The researchers reported that notably, in the plant, the (S)-(+)-methyl-substituted protected morpholine intermediate was obtained in 97% ee on a 16-kg scale, the researchers reported . After removal of the BOC group, the enantiopurity of the free morpholine derivative was improved to 99.5% by forming its salt with (+)-camphorsulfonic acid (CSA) and separating the isomers (1).
Addition, reduction/cyclization and alkylation
The researchers reported that nucleophilic addition of the CSA salt to commercially available and inexpensive 2,4-dichloro-5-nitropyrimidine proceeded to give a 2.5:1 mixture of C4 and C2 addition products generated using diisopropylethylamine as the base at -30 °C (1). Although this ratio was lower than expected based on reported aromatic substitution reactions of this nitropyrimidine (likely due to steric interference), the researchers found that if the crude product was used directly in the next reduction/cyclization step, the reduced C2 regioisomer ended up in the filtrate (1). The reduction/cyclization step was carried out using platinum on carbon (Pt/C) to provide the desired lactam (1). The researchers noted that the reaction was run in THF at a low catalyst loading of from 0.5 mol% to 0.25 mol%, 35 °C, and a hydrogen pressure of 25 psi in order to maintain a reaction rate that was safe for scale up. The product was then isolated after filtration of the catalyst followed by precipitation. Both undesired impurities and residual platinum were removed in downstream processes (1).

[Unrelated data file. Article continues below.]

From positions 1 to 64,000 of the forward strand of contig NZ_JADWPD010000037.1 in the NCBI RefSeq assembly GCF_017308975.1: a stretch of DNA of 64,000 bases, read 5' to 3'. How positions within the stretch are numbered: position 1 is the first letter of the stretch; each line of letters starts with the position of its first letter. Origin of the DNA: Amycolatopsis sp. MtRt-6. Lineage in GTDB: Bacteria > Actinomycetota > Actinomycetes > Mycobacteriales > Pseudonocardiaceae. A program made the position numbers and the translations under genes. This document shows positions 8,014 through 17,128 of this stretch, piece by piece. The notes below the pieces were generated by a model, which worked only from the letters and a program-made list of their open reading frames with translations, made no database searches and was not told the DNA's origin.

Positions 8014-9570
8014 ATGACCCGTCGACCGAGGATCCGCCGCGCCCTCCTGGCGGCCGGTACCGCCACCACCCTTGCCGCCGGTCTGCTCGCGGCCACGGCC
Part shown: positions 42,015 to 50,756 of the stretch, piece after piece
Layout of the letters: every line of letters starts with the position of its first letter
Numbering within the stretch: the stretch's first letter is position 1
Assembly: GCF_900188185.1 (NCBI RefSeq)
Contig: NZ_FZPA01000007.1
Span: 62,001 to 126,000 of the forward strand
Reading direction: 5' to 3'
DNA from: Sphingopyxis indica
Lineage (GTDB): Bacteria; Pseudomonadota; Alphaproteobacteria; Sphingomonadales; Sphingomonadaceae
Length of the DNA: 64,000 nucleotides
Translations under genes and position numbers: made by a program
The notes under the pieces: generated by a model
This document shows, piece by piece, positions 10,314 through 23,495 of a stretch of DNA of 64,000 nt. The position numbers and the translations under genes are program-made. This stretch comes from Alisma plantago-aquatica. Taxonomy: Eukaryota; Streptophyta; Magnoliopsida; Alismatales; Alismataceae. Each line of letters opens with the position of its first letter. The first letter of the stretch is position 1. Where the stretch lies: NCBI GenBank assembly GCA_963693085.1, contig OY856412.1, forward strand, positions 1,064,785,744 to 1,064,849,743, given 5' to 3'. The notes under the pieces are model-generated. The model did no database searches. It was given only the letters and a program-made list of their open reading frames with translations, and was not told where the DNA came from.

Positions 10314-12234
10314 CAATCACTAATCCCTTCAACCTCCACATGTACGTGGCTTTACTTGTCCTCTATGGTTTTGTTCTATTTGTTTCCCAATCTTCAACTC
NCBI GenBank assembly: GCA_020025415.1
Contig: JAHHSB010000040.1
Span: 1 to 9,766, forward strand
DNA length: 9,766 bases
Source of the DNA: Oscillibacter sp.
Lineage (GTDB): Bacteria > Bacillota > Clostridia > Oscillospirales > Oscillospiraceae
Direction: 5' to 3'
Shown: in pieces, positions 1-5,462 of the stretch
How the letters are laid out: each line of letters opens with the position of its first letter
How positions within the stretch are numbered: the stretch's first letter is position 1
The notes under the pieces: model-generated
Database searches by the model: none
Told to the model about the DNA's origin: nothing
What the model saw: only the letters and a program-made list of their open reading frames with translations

Difluoropropylnosylate (prepared from difluoropropanol) was then used to introduce the difluoropropyl substituent to the lactam (1). The reaction was run in dimethylacetamide (DMAc) at 80 °C using potassium carbonate as the base to give a 5.8:1 ratio of the N- and O-alkylated products. The researchers found that treatment with methanesulfonic acid at 60 °C in THF led to precipitation of the mesylate salt of the desired N-alkylated product.
Dealing with palladium
The researchers reported that final step involved Suzuki coupling of the mesylated salt with commercially available 4-cyclopropyl-urea-pinacol boronate (1). “This step was of concern not because of the coupling chemistry, but because it meant the use of a palladium complex, which meant we would need to identify an effective method for reducing the residual palladium to acceptable levels,” notes O'Brien.
The reaction proceeded as expected, but the researchers reported that the addition of L-cysteine was necessary for removal of some of the residual palladium. The desired TORC1/2 inhibitor was isolated as a 1:1 DMAc solvate and then dissolved in dimethylforamide (DMF) and treated with a silica-supported scavenger for further palladium removal. With this dual approach, the researchers successfully tackled the residual palladium issue (1). The final product was crystallized from DMF via addition of ethanol, which provided the desired thermodynamically stable polymorph with low levels of palladium (1).
1. F. Hicks, et. al., Org. Process Res. Dev. 17 (5) 829−837 (2013).
2. F. Voica, Baran Group Meeting Handout, 6/21/2008.